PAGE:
Why Teenagers Drink Alcohol Despite the Risks

Why Teenagers Drink Alcohol Despite the Risks

Statistics show that underage drinking is become more and more common and that the average age at which teenagers begin to drink is getting younger. In 1965, the average age of onset for teenage alcohol use was 17.5 years, but by 2003 it had dropped to 14 years. According to the National Institute on Alcohol Abuse and Alcoholism, 50 percent of young people have had at least one drink by the time they are 15 and 70 percent have had a drink by the time they are 18.

The consequences of underage drinking can be severe. Around 5,000 underage people die each year from alcohol-related vehicle collisions, homicides, suicides and poisoning, as well as accidents such as drowning that involved alcohol use. Underage drinking is also a factor in around 190,000 visits to the emergency room each year.

Underage drinkers are more likely to be victims or perpetrators of sexual assault and more likely to engage in early sexual activity. There is also evidence that underage drinking can impact brain development and result in long-term impairment.

Why Teenager Drink

Nevertheless, teenagers continue to put themselves and others at risk by experimenting with alcohol. There are a number of factors that contribute to teenage drinking, from developmental changes that every adolescent experiences to hereditary factors that make some teens more susceptible to substance use:

Heredity. Genetics are known to play an important role in determining who is at greatest risk for substance use disorders. Children of alcoholics are more likely to begin drinking at a young age and are also more likely to become problem drinkers more quickly. Overall, children of alcoholics are between four and 10 times more likely to become alcoholics than people who do not have a history of alcoholism in their family.

Expecting positive outcomes. Studies have found that many children undergo a crucial shift in their attitudes toward alcohol during adolescence. Before the age of nine, most children believe that drinking alcohol is likely to have negative effects. However, by age 13 the majority of teenagers believe that drinking alcohol is likely to cause positive, enjoyable feelings. Understandably, teenagers who expect positive experiences from drinking are much more likely to try alcohol than those who expect negative experiences.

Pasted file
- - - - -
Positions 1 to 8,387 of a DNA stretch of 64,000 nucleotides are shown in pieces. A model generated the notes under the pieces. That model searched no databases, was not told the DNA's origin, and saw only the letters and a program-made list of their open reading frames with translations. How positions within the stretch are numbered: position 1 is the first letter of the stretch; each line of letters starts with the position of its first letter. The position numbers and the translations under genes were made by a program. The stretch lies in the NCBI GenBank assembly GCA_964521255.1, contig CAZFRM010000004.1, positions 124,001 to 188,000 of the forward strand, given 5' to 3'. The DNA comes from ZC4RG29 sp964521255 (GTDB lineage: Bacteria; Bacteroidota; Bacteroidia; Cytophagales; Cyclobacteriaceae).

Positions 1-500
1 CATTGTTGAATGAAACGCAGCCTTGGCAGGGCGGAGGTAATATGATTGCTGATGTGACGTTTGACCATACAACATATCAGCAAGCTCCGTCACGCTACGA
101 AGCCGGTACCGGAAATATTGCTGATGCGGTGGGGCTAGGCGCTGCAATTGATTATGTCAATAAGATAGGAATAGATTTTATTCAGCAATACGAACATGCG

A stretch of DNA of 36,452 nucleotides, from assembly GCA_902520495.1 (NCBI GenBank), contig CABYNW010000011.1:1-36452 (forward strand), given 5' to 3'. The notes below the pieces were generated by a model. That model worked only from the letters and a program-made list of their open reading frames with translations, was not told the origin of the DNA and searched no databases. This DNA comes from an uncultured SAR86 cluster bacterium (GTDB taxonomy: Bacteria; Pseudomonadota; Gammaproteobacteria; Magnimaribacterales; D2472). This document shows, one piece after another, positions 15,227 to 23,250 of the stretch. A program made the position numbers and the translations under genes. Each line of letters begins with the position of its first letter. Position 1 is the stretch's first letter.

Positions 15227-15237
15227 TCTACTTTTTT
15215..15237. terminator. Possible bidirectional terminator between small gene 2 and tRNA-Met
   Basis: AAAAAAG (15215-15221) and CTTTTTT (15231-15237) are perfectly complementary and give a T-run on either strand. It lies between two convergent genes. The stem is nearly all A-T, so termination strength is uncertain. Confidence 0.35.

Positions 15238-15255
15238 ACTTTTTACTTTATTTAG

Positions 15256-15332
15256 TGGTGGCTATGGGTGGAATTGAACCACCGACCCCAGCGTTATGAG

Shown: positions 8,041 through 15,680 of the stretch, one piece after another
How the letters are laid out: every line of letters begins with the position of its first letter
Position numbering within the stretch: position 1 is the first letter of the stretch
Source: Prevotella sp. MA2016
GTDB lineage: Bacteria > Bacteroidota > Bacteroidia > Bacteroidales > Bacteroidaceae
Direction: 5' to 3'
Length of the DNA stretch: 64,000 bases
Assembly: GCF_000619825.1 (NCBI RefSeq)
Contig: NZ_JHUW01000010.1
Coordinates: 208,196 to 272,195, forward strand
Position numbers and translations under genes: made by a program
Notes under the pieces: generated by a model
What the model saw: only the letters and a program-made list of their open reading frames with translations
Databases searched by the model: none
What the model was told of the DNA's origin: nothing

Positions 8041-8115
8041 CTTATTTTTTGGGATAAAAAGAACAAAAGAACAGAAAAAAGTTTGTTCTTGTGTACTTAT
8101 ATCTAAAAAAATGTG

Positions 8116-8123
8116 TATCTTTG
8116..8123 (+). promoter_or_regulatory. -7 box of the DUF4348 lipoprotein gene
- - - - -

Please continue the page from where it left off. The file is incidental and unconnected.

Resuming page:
Risk-taking. Adolescence is a time of taking risks and trying new experiences. Although scientists do not fully understand why teenagers are so inclined to take risks, most believe that brain development and changes that begin in adolescence and continue into young adulthood result in incomplete communication between different parts of the brain. In turn, this means that teenagers are more likely to act impulsively without fully weighing the potential consequences.

Sensitivity to alcohol. Physiological differences between teenagers and young adults allows them to experience the positive feelings associated with alcohol drinking without suffering many of the negative consequences. Teenagers can frequently drink more than adults before becoming drowsy, uncoordinated or depressed and are often able to avoid hangovers and feelings of withdrawal. Teenagers also seem to be more sensitive to the positive feelings associated with alcohol. This combination of physiological advantages may explain why teenagers are so much more likely to binge drink and why many teenagers become regular drinkers after experimenting.

Psychiatric problems. Like adults, many teenage drinkers have underlying psychiatric issues that lead them to self-medicate with alcohol. Teenagers who suffer from depression or anxiety or who struggle in social situations are more likely to develop alcohol use problems. These teenagers may become reliant on alcohol in order to function in social situations or to help relieve feelings associated with a psychiatric disorder.

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